A brand new security took markets by storm last week—and we aren’t talking about some hot IPO. Nope, we’re talking about the first new Greek long-term bond since pre-bailout times. On Thursday, Greece put a little over €3 billion in five-year bonds on the auction block—and demand was sky-high. Sure, it’s just one bond—but the clamor speaks to just how far Greece has come. Investors’ confidence, so shattered during the sovereign debt crisis, has firmed up, putting to rest fears of the eurozone’s untimely collapse.
To say Greece has had a long, hard road is an understatement. Its first bailout came in 2010, but its economy started to tank in 2008. What happened after is a true Greek tragedy. A quarter of its economy wiped out during six years of full on depression. Borrowing costs soaring above 30%. Two bailouts. Two defaults. Massive job losses. Political turmoil, complete with a violent fascist uprising courtesy of the neo-Nazi Golden Dawn party. Even one year ago, it seemed the troubles would never end. Leaders were mulling a third default. EU officials said the country still had to make tough adjustments. 10-year yields were still double digits. At the end of 2013, when Greece’s Prime Minister said his country would exit its bailout plan on schedule in 2014, most thought he was nuts. But, as the old proverb goes, it’s often darkest just before the dawn.
The first rays of sunlight appeared in January, when Greece’s manufacturing PMI showed growth for the first time in 53 months. Public finances showed signs of improvement, with officials tipping a primary budget surplus for 2013, and that bailout exit suddenly didn’t seem so crazy. Early this week, Greece auctioned off €1.3 billion in short-term bonds at 3.01%—more than half a point lower than last month’s sale.
With markets looking increasingly confident, Greece’s Treasury decided it was time to test the market’s appetite for long-term debt. Short-term debt is one thing—not much default risk since they can just roll it over again and again. But long-term debt is a different animal—less than two years ago Greece defaulted twice on longer maturities, punishing private investors with over 70% in principal losses. Would folks have enough confidence in Greece’s progress since then to take a flier given this recent history? Evidently, they do! Demand was over six times the amount on offer, and investors bid yields down to 4.95%—in line with pre-crisis levels. Yes, folks are lining up to buy securities that less than two years ago were largely wiped out, and they aren’t demanding a huge premium to own it. If that doesn’t confirm the risk of Greece shattering the eurozone is long gone, we aren’t sure what does.
Not that Greece has a clean bill of financial health. Some (particularly the IMF) are still worried over Greece’s high debt-to-GDP ratio of 172%. It’s certainly fair to say Greece still needs to get the public books in order. But the sheer size of its debt load isn’t a huge risk for either markets or Greece itself. Markets have long known Greece’s debt load is the size of Mt. Olympus, and they’ve proven perfectly capable of rising anyway. They also seem increasingly willing to give Greek officials time to cut things down to size. As long as officials can continue demonstrating a credible fiscal approach, yields should stay manageable, buying the country plenty of time to work through those longer-term issues.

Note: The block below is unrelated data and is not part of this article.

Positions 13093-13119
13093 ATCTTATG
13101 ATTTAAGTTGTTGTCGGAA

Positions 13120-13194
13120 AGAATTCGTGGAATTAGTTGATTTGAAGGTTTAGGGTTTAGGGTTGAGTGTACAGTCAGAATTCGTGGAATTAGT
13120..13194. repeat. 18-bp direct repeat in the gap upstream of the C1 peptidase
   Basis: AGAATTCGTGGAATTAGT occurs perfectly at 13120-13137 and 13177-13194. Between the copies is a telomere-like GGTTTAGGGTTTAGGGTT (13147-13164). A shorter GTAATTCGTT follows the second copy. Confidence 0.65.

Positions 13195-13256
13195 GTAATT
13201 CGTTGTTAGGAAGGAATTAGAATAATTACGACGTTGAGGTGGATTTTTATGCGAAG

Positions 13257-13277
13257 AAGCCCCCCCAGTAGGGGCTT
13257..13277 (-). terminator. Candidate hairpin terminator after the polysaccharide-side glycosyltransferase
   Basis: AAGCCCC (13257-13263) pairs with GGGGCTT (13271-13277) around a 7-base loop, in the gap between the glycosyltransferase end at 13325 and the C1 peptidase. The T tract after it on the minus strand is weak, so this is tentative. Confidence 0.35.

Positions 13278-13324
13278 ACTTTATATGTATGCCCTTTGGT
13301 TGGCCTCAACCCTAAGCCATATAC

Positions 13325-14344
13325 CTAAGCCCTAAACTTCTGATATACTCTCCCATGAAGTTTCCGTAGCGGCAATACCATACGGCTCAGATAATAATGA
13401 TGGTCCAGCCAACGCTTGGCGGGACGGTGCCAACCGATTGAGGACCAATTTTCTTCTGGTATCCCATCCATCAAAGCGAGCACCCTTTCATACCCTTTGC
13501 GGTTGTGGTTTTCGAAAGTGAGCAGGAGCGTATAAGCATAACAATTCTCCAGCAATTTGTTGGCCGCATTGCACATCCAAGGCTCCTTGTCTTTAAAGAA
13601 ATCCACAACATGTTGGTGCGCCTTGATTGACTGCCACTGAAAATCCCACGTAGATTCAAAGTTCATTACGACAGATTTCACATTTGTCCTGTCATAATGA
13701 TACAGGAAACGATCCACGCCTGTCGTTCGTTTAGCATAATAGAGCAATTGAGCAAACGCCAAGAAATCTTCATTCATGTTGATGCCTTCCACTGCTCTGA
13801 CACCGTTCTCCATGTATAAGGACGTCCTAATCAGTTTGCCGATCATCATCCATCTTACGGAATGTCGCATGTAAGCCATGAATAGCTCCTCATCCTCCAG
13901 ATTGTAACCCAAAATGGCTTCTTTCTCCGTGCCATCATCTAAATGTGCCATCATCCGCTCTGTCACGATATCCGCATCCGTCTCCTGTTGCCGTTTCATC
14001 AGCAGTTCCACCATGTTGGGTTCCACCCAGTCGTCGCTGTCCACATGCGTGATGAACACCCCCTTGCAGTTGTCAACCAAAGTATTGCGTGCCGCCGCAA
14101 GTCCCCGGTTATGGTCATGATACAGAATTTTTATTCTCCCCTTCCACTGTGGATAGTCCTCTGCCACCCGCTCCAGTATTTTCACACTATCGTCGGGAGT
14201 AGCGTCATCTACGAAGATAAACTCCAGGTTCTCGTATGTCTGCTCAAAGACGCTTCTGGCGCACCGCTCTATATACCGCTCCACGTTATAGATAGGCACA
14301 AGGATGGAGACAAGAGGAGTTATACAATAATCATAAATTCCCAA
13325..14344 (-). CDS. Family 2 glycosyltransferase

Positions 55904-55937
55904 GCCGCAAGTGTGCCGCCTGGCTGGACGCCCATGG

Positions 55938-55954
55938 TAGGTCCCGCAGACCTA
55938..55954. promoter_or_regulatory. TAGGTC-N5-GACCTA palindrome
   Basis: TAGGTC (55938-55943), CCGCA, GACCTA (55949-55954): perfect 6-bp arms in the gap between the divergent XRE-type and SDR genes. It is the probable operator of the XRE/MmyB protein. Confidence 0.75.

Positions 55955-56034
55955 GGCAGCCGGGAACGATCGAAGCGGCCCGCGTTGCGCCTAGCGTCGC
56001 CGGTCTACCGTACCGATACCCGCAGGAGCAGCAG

Time should stay on Greece’s side even if it needs EU/IMF funding after its official bailout exit, as the IMF claims it might. Help doesn’t automatically mean bailout #3, with a full long-term rescue package and austerity memorandum. It probably just means a precautionary line of credit. This simply gives Greece extra options—a lifeline it can tap if private demand looks a little iffy. If yields stay manageable, Greece wouldn’t have much reason to use that facility. Even if it does, debt is debt—whether Greece owes the IMF or private investors, the money still needs to be repaid. The source doesn’t much matter. Sure, there might be some sentiment implications—jitters over Greece not being “all the way back,” but consider the context. Not so very long ago, folks thought Greece would never come back. Even if it needs some external help once the bailout is officially done, that’s still way ahead of expectations.
Which speaks to the broader takeaway here—Greece’s successful auction is a clear indication the market’s fears of a disorderly eurozone breakup have all but completely dissipated. Officials are still haggling over longer-term issues like the banking union, but like Greece’s big debt, these issues likely simply fade into the longer-term backdrop of the eurozone. With yields across the periphery approaching historic lows, countries seem quite capable of staying afloat while that squabbling plays out.
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